Can You Here Me Now?
VoiceXML, or Voice Extensible Markup Language, has made its way into the contact center and is bringing standards to the IVR.
According to the VoiceXML Forum, VoiceXML uses speech recognition and touch tone on the input portion of an interaction, with prerecorded audio and text-to-speech synthesis for output. "You are basically interacting with a voice browser," says Ronald Gruia, program leader, enterprise solutions, at Frost & Sullivan.
"VoiceXML is a standard language for developing basically automated applications for interactive voice response systems," says Kevin Chatow, Nuance principal product manager.
Prior to VoiceXML, Chatow says, each IVR vendor had its own proprietary languages accompanied by high development costs, a limited pool of developers, no portability across platforms of applications, and limited flexibility in deployment options. "With VoiceXML [which is] based all on Web standards, it's very distributed in nature," he says.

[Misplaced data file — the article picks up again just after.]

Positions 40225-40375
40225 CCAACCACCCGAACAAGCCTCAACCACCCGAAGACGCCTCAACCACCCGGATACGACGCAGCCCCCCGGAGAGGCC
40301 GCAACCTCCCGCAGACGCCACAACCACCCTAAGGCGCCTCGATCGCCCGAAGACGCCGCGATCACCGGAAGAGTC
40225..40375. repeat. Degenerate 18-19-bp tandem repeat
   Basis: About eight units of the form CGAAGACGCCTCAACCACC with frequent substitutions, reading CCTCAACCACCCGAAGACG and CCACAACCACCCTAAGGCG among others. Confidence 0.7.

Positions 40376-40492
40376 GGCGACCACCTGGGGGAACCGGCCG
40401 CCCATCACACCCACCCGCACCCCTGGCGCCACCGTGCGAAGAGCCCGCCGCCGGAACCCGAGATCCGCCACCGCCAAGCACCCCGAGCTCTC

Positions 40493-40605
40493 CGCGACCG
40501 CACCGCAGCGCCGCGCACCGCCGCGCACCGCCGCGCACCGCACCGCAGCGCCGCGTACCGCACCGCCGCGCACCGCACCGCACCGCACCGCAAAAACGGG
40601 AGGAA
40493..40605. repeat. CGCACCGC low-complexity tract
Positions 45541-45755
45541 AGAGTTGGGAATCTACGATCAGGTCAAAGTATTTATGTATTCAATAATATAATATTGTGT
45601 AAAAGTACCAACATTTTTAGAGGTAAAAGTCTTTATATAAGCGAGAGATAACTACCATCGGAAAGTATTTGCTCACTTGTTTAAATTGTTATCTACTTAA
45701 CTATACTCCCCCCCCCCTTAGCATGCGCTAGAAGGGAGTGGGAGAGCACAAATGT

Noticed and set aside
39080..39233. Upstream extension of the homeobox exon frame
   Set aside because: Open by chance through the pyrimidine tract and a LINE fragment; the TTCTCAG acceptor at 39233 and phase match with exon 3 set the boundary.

As an open standard VoiceXML frees users from being locked into technology silos, while alleviating portability and cost headaches, proponents say. In the past companies would be "trapped in the technology silo," says Daniel Hong, CRM analyst at Datamonitor. "If they wanted to upgrade they'd have to go through that same vendor, so essentially these companies were able to get high margins from that technology locked in. VoiceXML is a lot better for the industry because it not only increases competition...but now there are a lot more vendors out there, so the solution is evolving at a quicker rate and is more viable than before."